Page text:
If there is no internet connectivity available, it’s possible to pull images on a remote docker-enabled host, save them into an archive, then copy them to Junos Evolved and load archives there.
On a remote host (use the IP address of the Junos Evolved node instead of 11.254.253.7):
docker image pull grafana/grafana:5.4.5
docker image pull influxdb:1.8.10
docker image pull telegraf
docker save grafana/grafana -o /var/tmp/grafana.tar
docker save influxdb:1.8.10 -o /var/tmp/influxdb.tar
docker save telegraf -o /var/tmp/telegraf.tar
scp /var/tmp/grafana.tar /var/tmp/influxdb.tar /var/tmp/telegraf.tar 11.254.253.7:/var/tmp/
CLI 3: Prepare images on a remote host
On Junos Evolved we just need to import the prepared images:
> start shell user root
# export DOCKER_HOST=unix:///run/docker-mgmt_junos.sock
# docker load < /var/tmp/telegraf.tar
# docker load < /var/tmp/grafana.tar
# docker load < /var/tmp/influxdb.tar
CLI 4: Import docker images
Docker containers leave no persistent data across container restarts. Using volumes is the preferred way to preserve data such as Grafana dashboards, Telegraf configuration or InfluxDB storage. Use these steps to create persistent directories and allow writing for Grafana:
> start shell user root
# mkdir -p /var/home/root/grafana/dashboards /var/home/root/telegraf /var/home/root/influxdb
# chmod -R 777 /var/home/root/grafana/
CLI 5: Prepare persistent directories

Create Configuration Files

InfluxDB will read an environment file when started. Prepare this file:
> start shell user root
# cat <<EOF > /var/home/root/influxdb/env
INFLUXDB_DB=telegraf
INFLUXDB_USER=telegraf
INFLUXDB_ADMIN_ENABLED=true
INFLUXDB_ADMIN_USER=admin
INFLUXDB_ADMIN_PASSWORD=lab123
EOF
CLI 6: Create InfluxDB environment file
Telegraf needs a configuration file, describing where to connect for streaming telemetry, where to write output data, and if any in-line data normalization is required. Replace 10.100.3.120 with the IP address from the re0:mgmt.-0 interface.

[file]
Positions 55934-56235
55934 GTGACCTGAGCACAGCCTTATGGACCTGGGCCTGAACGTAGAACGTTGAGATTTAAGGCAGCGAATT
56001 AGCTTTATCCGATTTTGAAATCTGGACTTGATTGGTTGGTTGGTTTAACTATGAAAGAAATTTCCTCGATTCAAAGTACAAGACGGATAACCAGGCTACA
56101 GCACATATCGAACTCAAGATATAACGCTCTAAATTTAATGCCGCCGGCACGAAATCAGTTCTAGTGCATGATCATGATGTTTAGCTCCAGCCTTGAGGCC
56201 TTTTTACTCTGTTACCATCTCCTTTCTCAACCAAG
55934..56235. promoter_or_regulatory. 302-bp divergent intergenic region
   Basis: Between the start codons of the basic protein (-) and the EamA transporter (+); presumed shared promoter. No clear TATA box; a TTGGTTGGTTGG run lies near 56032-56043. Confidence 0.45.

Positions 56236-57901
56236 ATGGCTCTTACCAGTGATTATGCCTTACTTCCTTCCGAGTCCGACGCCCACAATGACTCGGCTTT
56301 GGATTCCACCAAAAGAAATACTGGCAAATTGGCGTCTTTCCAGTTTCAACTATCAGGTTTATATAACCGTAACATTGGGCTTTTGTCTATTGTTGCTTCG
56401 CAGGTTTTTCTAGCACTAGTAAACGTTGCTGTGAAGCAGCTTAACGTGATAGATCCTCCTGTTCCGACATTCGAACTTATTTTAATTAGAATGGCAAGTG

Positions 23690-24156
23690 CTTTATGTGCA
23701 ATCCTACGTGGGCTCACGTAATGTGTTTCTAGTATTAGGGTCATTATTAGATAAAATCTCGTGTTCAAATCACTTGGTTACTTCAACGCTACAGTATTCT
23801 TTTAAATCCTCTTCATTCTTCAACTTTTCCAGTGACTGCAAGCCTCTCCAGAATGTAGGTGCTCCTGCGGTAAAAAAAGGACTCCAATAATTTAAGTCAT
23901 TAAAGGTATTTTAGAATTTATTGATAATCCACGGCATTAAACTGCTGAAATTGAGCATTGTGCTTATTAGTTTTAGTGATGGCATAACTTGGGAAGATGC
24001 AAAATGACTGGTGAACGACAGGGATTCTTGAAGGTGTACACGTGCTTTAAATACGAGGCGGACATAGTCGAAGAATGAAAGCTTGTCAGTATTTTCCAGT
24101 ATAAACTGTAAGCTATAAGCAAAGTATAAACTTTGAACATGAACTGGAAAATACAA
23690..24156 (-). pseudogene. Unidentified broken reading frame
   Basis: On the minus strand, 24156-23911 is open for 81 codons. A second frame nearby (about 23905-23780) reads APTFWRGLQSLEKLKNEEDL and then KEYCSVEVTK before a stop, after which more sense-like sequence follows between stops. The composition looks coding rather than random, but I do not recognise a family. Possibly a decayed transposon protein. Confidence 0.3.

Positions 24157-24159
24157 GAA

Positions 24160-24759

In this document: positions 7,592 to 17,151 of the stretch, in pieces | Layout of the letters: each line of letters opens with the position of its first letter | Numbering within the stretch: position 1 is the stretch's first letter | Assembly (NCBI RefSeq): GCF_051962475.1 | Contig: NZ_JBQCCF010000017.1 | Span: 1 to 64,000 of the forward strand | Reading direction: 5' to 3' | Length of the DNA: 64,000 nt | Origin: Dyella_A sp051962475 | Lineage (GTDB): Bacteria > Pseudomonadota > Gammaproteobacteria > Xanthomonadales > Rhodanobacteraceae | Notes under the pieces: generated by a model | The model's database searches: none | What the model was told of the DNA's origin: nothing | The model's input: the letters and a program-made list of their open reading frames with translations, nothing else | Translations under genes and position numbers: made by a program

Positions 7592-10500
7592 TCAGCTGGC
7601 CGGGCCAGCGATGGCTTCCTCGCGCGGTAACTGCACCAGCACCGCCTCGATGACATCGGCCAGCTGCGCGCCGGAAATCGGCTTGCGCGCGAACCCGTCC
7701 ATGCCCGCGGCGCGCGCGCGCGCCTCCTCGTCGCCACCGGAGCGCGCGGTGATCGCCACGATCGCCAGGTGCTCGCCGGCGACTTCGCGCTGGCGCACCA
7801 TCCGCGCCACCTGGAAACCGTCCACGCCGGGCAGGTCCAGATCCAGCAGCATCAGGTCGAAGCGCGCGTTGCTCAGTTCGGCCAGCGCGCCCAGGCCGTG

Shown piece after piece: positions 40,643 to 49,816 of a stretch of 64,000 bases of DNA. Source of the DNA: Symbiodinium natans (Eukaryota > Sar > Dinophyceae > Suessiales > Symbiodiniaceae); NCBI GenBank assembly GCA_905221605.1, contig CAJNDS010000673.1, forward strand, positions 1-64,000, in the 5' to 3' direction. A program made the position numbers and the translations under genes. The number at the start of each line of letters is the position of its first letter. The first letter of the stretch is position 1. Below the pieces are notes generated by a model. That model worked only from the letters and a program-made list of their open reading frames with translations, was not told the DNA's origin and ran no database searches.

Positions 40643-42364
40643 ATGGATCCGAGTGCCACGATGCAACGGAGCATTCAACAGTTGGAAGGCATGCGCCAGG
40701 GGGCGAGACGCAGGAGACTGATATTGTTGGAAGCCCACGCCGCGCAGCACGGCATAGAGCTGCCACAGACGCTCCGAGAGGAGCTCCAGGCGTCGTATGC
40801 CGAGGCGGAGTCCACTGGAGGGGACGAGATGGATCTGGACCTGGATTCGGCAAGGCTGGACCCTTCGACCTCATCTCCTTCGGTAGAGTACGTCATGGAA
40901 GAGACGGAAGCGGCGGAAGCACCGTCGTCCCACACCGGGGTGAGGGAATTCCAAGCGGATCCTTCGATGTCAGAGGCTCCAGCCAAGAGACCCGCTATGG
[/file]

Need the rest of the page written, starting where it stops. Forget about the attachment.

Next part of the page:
> start shell user root
# cat <<EOF > /var/home/root/telegraf/conf
[[outputs.influxdb]]
   urls = ["http://10.100.3.120:8086"]
   database = "telegraf"
   write_consistency = "any"
   timeout = "5s"
   username = "admin"
   password = "lab123"
[[inputs.jti_openconfig_telemetry]]
  servers = ["10.100.3.120:32767"]
  username = "user"
  password = "SECRET-PASSWORD"
  client_id = "telegraf"
  sample_frequency = "60000ms"
  sensors = [
      "60000ms bgp /network-instances/network-instance/protocols/protocol/bgp/neighbors/neighbor/state/session-state",
     "60000ms task /junos/task-memory-information/",
     "60000ms num_routes /bgp-rib/afi-safis/afi-safi/ipv4-unicast/neighbors/neighbor/adj-rib-out-pre/num-routes",
     "60000ms re0 /components/component[contains(name,'Engine0')]/properties/property[contains(name,'utilization')]/state/value/",
     "60000ms interfaces /interfaces/interface/"
  ]
str_as_tags = false
[[processors.converter]]
  [processors.converter.fields]
    float = ["/components/component/properties/property/state/value"]
EOF
CLI 7: Create Telegraf configuration file
As part of the inputs.jti_openconfig_telemetry plugin a username and a password are specified. Replace them with a valid user and password from your Junos Evolved configuration. Make sure that outputs.influxdb plugin has username and password as earlier defined in the InfluxDB configuration file.
Each specified sensor can have a different reporting rate specified in milliseconds, and a different measurement name in the database. The example above configures measurements called re0, bgp, num_routes, tasks, and interfaces.